Texas Law students win disabilities rights case

Amirtha Jayakumaran , General News Reporter

Texas Law’s Disability Rights Clinic successfully defended its first client this semester after representing a Texas student with autism who was denied a free, appropriate public education in her sixth grade year. 

UT Law students with the Disability Rights Clinic represent clients with a variety of disabilities in many legal contexts, primarily low-income parents with disabled children in the Texas public school system, clinic director Lucille Wood said. Third-year law students Mary Jones, Nicole Schilling and Brad Steel worked on the sixth-grader’s case with the goal of preventing the student from being sent to a restrictive school where she would not receive the necessary accommodations.  

“We were basically saying, ‘Hey look, you guys are wrong for suggesting that she needs to go to a more restrictive environment,’” Steel said. “If you implement some of these proven accommodations and resources for this kid that have worked in the past, let’s try those before we send them to a more strict environment.”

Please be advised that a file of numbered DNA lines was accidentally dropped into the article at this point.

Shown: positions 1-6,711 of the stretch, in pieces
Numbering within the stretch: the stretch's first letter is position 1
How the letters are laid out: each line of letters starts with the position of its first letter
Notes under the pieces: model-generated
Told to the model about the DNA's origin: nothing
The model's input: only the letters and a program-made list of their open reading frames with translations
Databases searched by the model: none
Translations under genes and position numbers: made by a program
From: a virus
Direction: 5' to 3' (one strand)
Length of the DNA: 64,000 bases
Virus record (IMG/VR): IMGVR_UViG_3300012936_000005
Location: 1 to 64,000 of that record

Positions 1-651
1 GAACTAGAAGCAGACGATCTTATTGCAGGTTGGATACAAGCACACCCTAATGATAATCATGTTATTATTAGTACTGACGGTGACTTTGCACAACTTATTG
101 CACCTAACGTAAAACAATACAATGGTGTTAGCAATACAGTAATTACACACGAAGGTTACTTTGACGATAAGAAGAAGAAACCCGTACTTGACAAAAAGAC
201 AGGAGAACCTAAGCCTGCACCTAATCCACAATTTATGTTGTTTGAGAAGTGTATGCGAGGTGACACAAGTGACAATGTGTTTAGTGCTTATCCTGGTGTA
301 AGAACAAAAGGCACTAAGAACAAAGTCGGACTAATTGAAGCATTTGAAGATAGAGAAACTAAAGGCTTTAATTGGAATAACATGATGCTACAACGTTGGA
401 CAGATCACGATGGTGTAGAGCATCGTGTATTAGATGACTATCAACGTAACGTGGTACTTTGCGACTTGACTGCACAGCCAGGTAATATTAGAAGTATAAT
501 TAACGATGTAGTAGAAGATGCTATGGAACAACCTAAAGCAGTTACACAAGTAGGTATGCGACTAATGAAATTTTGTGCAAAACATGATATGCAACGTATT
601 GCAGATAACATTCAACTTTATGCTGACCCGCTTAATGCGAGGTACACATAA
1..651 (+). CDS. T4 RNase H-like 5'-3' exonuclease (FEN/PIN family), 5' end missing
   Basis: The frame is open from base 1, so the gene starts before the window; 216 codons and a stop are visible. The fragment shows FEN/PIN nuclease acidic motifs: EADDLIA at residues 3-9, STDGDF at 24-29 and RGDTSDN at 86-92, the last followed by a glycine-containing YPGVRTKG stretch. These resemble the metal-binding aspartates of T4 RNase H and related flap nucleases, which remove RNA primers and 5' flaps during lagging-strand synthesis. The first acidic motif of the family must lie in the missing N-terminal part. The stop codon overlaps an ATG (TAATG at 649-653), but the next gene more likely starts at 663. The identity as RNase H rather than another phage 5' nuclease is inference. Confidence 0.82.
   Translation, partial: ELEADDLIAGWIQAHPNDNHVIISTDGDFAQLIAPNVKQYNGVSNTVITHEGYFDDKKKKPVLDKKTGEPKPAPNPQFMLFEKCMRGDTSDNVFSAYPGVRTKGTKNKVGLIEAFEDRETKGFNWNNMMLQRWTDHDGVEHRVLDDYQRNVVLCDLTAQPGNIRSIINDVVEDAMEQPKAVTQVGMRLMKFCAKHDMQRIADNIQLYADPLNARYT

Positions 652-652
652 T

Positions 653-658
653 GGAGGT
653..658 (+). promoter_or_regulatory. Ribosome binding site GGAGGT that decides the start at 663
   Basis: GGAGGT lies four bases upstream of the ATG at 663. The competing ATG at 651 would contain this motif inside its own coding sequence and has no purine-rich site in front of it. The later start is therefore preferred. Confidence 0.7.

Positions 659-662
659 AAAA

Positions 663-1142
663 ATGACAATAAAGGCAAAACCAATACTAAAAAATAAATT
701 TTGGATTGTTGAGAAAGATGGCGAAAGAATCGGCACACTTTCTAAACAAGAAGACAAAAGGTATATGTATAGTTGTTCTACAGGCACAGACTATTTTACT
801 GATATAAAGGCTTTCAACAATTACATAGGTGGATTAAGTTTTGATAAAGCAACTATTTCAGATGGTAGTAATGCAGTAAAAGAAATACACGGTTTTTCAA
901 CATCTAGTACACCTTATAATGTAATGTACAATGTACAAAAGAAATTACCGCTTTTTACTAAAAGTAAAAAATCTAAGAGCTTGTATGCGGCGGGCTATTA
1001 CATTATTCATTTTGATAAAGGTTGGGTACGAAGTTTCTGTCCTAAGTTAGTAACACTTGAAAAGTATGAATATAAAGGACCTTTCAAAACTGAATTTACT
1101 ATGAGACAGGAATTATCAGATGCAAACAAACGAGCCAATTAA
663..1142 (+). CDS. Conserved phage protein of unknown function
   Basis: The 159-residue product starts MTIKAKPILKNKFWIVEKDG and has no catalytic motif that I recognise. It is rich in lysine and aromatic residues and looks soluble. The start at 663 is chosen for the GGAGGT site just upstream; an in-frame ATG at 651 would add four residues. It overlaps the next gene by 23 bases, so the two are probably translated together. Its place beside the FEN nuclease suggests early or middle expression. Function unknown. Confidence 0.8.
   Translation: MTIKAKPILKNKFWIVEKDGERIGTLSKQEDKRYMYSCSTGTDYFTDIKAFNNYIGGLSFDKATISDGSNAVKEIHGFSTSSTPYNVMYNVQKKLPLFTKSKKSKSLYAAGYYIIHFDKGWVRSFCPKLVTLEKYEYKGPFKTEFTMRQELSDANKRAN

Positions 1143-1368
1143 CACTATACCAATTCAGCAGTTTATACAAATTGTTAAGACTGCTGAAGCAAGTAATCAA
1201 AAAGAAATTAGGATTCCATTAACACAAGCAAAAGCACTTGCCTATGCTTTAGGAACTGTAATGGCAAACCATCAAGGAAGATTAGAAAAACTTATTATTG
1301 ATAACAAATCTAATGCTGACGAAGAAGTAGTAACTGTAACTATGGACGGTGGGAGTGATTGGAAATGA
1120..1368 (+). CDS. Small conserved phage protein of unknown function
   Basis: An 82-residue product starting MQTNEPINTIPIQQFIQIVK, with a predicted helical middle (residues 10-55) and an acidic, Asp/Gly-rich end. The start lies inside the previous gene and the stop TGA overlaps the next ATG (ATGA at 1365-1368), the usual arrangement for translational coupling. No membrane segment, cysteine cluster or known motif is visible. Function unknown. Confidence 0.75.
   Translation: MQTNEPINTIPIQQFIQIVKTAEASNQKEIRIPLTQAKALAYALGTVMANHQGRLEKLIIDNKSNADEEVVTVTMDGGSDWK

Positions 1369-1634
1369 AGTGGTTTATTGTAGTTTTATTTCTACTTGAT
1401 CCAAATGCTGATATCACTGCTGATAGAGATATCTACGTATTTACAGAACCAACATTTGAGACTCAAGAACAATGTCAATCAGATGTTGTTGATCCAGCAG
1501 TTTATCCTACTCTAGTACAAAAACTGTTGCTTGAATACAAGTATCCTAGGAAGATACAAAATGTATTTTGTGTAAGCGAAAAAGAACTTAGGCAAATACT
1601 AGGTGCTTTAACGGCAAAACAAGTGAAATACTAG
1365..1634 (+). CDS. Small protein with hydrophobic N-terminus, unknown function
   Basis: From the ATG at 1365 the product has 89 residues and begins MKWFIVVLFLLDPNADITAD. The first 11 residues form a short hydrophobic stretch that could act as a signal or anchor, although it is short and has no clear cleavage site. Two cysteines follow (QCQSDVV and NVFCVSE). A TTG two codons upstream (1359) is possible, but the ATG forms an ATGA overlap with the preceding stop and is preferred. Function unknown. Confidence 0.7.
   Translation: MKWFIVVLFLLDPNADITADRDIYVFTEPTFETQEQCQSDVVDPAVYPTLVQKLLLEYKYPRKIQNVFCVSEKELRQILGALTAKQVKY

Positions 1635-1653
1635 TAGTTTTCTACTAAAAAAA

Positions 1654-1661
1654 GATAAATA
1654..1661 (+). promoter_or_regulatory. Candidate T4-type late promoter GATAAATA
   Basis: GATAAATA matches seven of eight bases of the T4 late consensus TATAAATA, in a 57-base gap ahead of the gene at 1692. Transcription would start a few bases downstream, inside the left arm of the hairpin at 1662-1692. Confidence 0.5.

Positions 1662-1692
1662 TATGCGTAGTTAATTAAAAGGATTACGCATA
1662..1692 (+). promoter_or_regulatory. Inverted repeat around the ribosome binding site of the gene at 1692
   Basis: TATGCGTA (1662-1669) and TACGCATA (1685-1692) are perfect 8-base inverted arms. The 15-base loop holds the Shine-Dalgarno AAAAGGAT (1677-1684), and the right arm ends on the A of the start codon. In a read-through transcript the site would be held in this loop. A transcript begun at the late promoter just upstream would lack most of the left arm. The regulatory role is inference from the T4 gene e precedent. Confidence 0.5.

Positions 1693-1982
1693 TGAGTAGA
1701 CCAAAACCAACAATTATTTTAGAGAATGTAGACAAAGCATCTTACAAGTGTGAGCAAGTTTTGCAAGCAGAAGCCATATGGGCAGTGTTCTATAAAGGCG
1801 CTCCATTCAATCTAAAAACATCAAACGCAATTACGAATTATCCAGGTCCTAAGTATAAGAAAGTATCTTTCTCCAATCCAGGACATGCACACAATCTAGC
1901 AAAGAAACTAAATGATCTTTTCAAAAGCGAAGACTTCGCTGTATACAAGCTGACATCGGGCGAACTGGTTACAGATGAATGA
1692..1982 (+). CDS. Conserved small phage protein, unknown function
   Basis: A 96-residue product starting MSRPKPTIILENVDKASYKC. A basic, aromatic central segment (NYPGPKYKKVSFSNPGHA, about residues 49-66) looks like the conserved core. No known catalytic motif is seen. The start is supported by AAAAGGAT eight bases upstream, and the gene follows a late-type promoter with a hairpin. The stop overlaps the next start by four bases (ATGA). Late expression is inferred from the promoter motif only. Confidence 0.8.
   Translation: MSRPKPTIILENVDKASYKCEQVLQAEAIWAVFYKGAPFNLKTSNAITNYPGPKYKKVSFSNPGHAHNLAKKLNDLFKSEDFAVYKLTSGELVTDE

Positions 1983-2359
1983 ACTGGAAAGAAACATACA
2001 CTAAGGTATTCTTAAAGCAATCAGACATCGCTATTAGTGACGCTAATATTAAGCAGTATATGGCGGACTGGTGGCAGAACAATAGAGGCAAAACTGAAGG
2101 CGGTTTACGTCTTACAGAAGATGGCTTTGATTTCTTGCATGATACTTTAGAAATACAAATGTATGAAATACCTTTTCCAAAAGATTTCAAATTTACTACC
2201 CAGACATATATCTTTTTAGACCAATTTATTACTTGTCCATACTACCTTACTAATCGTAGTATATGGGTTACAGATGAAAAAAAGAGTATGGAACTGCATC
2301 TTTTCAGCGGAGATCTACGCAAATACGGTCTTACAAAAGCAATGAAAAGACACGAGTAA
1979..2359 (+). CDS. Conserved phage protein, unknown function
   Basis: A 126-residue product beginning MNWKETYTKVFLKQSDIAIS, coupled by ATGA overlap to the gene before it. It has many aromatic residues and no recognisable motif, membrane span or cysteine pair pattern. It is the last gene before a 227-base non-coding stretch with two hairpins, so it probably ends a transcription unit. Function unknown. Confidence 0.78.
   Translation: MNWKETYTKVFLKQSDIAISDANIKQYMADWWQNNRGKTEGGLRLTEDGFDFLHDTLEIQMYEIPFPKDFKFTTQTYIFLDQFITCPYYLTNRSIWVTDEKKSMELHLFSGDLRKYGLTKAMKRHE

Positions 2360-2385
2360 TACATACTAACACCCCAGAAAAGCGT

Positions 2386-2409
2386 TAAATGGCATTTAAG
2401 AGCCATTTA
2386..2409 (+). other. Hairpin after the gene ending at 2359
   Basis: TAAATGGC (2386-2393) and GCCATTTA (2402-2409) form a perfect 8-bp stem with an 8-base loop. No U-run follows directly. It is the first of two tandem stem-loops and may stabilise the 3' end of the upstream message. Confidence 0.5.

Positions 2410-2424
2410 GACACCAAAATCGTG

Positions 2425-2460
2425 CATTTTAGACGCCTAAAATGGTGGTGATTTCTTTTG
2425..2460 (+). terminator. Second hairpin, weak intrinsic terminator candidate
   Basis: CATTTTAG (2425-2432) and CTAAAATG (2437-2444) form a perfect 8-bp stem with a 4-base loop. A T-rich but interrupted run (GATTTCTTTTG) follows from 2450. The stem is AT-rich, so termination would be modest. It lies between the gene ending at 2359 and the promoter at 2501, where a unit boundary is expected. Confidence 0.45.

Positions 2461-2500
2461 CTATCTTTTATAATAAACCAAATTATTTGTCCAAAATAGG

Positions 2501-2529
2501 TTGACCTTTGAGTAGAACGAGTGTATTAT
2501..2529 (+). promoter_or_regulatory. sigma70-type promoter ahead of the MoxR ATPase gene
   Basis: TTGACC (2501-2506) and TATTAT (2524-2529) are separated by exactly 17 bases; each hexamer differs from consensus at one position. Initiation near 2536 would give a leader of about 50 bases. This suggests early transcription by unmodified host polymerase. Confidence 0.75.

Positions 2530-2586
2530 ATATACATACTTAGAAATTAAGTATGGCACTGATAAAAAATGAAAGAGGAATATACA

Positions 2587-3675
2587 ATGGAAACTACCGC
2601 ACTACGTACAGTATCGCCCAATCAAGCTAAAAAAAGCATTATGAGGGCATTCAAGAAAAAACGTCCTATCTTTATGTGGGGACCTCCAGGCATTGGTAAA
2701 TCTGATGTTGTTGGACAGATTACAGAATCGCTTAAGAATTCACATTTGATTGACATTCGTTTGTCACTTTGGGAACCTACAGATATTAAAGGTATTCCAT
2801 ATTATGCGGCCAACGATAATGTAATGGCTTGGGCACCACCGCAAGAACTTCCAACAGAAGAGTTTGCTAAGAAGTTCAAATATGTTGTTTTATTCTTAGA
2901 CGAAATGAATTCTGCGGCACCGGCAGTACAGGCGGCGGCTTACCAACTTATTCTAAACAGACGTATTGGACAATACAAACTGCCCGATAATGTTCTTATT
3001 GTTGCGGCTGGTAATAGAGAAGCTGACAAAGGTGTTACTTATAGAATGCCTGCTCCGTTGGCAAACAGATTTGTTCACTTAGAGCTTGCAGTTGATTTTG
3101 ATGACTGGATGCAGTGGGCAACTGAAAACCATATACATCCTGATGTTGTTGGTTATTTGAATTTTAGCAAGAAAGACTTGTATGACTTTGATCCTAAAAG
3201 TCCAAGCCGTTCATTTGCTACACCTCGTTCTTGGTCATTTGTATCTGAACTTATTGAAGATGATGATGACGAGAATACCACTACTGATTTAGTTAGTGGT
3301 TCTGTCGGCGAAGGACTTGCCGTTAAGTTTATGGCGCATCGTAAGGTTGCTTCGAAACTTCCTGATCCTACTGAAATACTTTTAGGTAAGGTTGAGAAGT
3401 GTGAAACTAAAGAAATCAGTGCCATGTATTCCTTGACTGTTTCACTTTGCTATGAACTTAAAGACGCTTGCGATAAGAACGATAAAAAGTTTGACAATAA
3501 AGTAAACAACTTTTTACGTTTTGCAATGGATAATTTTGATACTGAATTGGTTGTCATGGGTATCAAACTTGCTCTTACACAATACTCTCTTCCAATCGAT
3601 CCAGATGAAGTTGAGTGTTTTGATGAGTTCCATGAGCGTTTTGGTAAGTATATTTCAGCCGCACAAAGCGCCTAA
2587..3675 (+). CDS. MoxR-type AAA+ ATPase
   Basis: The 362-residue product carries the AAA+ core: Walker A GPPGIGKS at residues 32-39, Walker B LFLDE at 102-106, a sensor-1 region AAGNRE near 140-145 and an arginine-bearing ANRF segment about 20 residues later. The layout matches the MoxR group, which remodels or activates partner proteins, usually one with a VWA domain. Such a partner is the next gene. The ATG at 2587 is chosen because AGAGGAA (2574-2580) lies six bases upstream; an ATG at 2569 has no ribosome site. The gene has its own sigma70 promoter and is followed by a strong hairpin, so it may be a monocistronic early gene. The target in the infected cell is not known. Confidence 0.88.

The case was taken nearly a year ago through a clinic called SPEAK — Support Parents’ Education, Advocacy, and Knowledge — where students were able to offer pro bono assistance to the family.

“Parents, I think, a lot of the time don’t realize what rights they have and what rights their children have,” Steel said. “Even if they do recognize those rights, they don’t always have the means or resources to pursue justice for their kids.”

To prepare for the trial, the law students reviewed the record, identified witnesses and talked to experts to assist the client in supporting their claims, Schilling said. 

“When you get to trial, you have to think of the strategy that’s involved,” Schilling said. “Over the summer, we spent extensive time just practicing our examinations and cross-examinations.”

After winning the trial, Steel said the student will have access to the services that have helped her make behavioral and academic progress in the past. Wood said thanks to the law students winning the trial, the student’s sixth-grade experience gets to be like any other.

“The students are going to go on and do very different things,” Wood said. “When they leave, they’re going to be able to help other families that don’t have the resources, (such as) the knowledge of the law and what it affords them and the abilities to pursue services on behalf of their child.”